The Jets have spent the past month getting rookie quarterback Zach Wilson up to speed.
On Friday, he has one last outing before it counts. Wilson is expected to play some against the Eagles at MetLife Stadium in the Jets’ preseason finale. Head coach Robert Saleh did not say how much Wilson would play when he spoke to the media Wednesday, but said he was leaning toward having Wilson play in the game.
It would be Wilson’s last dress rehearsal before Sept. 12, when the Jets open the regular season at Carolina. It has been an interesting four weeks for Wilson. He had a few rough moments early, but has settled in and looks extremely comfortable after two preseason games and two joint practices with each of the Packers and Eagles.
“I feel like he’s had a very productive camp and that you look at our defense, you look at the Giants’ defense, you look at Green Bay’s defense,” Saleh said. “You know, the Giants have a little bit of the [Bill] Belichick stuff, you look at Green Bay with a little bit of the [Vic] Fangio stuff, you look at Philadelphia with a little bit of the Colts stuff and what they do. That’s four of the major defenses in football that he’s going to see week in and week out. So, for him to see all of that, has been very productive and mindful in terms of his development.”
Training camp wrapped up after Wednesday’s joint practice with the Eagles. After Friday’s game, the Jets’ attention will turn to cutting the roster down to 53 and then preparation for the Panthers.
The Jets have plenty of questions they are still seeking answers to with the season fast approaching. Will the offensive line be able to keep Wilson protected? Can the defense bounce back after losing Carl Lawson and Jarrad Davis to injury? Are the young cornerbacks going to crumble?
But this summer and this season are more about Wilson and his development than anything else. To that end, the Jets tailored their practices toward testing him and making sure he and the offense found a rhythm. Instead of the normal amount of 7-on-7 periods, when there are no offensive or defensive lines, the Jets did more 11-on-11 so Wilson could feel the pass rush. Saleh feels that has helped not just Wilson, but the entire offense.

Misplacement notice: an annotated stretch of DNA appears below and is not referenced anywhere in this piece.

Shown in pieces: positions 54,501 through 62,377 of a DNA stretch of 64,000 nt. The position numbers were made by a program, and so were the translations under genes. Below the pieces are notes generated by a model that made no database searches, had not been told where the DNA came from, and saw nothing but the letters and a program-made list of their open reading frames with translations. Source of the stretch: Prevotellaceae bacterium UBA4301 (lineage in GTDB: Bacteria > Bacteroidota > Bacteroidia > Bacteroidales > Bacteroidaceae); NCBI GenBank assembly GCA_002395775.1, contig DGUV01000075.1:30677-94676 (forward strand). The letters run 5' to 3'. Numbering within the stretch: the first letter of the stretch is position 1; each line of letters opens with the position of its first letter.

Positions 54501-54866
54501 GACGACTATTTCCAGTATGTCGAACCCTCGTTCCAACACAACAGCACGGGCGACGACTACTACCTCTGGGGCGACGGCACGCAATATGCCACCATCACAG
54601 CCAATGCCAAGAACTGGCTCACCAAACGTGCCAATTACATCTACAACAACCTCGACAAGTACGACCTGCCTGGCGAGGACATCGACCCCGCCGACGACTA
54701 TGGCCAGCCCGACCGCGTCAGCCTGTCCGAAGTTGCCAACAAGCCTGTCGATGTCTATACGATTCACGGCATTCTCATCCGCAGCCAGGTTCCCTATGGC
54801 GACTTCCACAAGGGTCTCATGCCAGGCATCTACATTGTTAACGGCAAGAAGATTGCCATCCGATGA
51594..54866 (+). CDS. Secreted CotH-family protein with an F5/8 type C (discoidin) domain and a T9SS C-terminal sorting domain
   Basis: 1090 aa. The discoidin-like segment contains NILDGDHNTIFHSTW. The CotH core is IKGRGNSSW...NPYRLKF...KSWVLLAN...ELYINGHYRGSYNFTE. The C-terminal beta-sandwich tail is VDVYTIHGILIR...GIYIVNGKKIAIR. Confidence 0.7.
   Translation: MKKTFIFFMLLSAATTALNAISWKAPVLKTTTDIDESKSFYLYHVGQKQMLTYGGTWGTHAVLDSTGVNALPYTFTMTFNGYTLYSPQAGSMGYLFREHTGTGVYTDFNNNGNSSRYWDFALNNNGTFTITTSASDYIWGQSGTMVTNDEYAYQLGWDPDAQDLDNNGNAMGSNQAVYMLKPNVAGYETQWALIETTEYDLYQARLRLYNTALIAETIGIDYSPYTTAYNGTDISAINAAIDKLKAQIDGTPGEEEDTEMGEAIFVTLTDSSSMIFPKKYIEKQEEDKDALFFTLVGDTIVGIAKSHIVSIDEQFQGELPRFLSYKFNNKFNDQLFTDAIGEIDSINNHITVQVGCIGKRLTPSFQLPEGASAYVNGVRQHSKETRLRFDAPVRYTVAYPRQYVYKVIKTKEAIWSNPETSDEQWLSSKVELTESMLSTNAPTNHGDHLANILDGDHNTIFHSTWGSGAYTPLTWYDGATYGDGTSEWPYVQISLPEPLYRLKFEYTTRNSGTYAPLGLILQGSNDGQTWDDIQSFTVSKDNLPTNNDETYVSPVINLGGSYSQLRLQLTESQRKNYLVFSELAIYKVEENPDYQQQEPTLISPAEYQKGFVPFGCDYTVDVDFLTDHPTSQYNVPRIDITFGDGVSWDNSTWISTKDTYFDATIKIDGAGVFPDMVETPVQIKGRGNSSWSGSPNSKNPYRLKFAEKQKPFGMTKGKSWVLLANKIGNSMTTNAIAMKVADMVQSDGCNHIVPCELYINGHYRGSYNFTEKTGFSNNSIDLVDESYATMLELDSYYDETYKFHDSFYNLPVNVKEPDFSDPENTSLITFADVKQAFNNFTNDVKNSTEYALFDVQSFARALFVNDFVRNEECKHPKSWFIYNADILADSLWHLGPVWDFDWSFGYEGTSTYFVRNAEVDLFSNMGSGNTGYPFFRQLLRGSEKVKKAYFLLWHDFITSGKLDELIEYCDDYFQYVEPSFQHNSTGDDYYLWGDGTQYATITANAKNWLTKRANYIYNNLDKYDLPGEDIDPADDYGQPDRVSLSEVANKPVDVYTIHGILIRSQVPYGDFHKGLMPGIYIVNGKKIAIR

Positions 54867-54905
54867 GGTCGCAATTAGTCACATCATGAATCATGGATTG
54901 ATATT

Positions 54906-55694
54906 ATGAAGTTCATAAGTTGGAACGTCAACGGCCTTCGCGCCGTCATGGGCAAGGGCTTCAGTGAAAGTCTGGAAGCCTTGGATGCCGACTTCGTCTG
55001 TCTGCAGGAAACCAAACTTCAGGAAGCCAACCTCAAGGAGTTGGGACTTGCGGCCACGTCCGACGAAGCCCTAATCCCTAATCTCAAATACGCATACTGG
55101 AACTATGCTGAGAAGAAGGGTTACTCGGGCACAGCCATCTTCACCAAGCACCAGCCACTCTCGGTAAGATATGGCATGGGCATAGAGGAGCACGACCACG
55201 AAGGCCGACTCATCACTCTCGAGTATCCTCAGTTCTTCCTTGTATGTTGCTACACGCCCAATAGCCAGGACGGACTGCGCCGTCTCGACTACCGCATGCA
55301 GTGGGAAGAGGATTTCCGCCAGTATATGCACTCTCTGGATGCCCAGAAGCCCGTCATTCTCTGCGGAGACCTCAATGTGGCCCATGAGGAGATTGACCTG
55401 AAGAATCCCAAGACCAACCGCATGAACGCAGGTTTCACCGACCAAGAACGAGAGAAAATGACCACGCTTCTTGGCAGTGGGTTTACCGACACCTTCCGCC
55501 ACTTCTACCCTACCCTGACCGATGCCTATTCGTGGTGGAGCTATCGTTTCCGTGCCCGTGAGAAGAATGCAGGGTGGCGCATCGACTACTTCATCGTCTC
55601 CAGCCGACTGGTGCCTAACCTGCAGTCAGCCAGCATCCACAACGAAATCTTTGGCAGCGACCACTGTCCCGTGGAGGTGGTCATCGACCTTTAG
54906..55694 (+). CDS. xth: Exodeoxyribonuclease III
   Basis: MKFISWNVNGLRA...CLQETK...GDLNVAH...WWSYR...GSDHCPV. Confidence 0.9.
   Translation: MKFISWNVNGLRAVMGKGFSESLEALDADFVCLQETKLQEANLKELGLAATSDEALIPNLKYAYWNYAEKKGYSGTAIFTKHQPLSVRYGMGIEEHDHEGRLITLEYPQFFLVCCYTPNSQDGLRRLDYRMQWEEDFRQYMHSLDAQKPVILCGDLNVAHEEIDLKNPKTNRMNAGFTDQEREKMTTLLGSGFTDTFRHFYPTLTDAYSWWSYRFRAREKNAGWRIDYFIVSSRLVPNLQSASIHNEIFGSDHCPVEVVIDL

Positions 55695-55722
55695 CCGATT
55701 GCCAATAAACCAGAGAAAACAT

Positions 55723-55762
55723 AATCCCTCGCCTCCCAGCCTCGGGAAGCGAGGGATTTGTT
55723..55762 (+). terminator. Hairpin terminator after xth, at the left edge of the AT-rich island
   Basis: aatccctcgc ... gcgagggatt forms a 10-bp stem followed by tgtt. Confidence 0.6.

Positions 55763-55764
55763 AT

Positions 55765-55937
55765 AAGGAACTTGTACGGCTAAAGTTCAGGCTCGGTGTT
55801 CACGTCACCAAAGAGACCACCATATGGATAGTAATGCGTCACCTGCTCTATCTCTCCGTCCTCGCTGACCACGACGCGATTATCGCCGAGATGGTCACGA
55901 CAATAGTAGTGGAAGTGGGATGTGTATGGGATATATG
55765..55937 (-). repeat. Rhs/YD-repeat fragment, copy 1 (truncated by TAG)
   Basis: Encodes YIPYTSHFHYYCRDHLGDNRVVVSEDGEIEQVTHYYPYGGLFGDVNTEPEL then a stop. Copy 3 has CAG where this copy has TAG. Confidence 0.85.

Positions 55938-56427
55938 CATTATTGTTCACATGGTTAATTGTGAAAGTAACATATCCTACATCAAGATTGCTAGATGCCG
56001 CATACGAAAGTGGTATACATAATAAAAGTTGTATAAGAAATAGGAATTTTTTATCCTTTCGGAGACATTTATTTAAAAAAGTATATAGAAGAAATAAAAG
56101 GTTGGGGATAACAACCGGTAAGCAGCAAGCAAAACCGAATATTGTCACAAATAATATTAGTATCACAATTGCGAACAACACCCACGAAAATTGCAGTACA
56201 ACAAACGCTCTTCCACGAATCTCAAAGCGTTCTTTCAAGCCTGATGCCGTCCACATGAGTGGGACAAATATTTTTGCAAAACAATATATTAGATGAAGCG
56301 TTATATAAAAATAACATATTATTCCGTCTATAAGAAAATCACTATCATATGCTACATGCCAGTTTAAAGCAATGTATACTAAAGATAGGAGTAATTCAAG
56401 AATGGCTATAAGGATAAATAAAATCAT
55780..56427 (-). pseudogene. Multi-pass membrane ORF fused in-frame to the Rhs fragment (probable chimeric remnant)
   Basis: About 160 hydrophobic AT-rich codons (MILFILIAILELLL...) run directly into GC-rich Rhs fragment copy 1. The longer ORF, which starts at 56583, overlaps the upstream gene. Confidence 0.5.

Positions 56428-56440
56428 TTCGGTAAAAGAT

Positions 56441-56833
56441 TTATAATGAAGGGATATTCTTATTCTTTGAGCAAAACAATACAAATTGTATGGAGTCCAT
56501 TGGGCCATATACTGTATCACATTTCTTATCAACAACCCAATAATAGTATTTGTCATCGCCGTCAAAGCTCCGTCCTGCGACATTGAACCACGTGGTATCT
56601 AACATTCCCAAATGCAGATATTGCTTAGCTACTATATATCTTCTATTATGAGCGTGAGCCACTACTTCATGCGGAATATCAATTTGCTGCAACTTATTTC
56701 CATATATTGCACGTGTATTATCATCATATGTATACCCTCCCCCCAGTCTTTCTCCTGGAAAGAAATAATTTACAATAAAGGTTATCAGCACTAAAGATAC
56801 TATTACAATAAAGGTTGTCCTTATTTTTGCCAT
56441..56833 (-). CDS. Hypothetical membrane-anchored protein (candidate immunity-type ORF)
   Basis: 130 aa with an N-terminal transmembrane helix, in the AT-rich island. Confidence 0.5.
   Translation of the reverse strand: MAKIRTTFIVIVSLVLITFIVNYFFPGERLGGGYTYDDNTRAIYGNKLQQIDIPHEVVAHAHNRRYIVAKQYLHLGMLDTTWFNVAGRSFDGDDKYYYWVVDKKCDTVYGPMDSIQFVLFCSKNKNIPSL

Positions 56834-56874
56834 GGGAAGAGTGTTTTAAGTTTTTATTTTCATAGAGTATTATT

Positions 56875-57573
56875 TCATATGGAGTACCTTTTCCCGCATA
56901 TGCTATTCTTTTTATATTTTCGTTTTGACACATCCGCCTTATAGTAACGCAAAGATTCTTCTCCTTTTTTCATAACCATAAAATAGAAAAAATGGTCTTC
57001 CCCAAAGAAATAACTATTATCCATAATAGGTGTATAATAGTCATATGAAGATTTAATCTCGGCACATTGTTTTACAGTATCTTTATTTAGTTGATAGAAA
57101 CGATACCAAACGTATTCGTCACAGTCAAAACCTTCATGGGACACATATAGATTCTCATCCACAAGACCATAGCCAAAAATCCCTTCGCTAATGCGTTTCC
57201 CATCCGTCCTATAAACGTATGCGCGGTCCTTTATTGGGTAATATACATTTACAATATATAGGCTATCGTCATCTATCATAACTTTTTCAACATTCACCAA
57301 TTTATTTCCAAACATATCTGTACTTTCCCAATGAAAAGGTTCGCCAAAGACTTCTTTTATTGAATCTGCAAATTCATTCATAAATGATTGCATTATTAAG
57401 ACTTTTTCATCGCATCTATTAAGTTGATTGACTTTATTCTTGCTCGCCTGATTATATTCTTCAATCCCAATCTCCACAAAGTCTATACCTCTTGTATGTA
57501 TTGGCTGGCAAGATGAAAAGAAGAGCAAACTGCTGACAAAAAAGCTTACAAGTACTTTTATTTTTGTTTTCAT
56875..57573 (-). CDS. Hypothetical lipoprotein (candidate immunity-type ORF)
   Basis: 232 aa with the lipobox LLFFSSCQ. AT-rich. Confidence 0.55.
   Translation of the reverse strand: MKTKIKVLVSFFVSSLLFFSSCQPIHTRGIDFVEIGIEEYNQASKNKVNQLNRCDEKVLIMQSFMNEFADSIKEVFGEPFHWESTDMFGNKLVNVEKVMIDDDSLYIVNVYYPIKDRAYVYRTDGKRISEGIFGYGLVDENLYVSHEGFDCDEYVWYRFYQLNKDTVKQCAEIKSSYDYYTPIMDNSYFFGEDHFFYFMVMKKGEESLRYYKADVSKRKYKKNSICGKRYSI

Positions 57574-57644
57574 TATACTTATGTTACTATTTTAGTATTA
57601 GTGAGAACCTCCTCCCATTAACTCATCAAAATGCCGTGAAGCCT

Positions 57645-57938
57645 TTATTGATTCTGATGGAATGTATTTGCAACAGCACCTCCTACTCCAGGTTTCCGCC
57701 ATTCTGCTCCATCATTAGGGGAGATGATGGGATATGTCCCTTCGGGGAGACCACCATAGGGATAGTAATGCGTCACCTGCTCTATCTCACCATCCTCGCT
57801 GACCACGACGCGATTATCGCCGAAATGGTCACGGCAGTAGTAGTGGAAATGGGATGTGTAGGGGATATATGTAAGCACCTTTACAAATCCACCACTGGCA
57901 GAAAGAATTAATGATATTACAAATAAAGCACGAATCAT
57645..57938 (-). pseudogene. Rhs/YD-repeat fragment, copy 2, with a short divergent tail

“For us, when you’re looking at 7-on-7, even 1-on-1s, they run routes that take forever,” Saleh told The Post this week. “In 7-on-7, the quarterback is going to hitch a little longer because there’s no pressure. You lose touch with the timing of the play because you don’t feel pressure. Having that rush and helping him understand, ‘Hey, bud, you’ve got one hitch. The second hitch is on you.’ For him to feel that timing, I think has been very helpful.”
Saleh believes quarterbacks must get rid of the ball after one hitch. On defense, he preaches to his secondary to make the quarterback hold the ball for that extra second to allow the pass rush to get to him. Wilson did not see much pressure last year at BYU. He played behind a veteran offensive line and against inferior competition, mostly. The Jets wanted him to feel the rush in camp, even if defenders could not hit him, and get used to delivering the ball on time.
“He’s getting rid of the ball in rhythm,” Saleh said. “You’re seeing someone who’s not getting hit. Not to say he won’t get hit during a game, but it’s all-encompassing in terms of the urgency even for our route runners. You can’t spend time at the line or scrimmage. You have to release, you’ve got to work an edge, you’ve got to get vertical, you’ve got to get separation, all in an effort to help the quarterback. It’s not just helping the quarterback. It’s helping the receivers. It’s helping the O line. It’s helping the play-caller understand everything with regard to quarterback play and making sure that he’s constantly operating in rhythm.”
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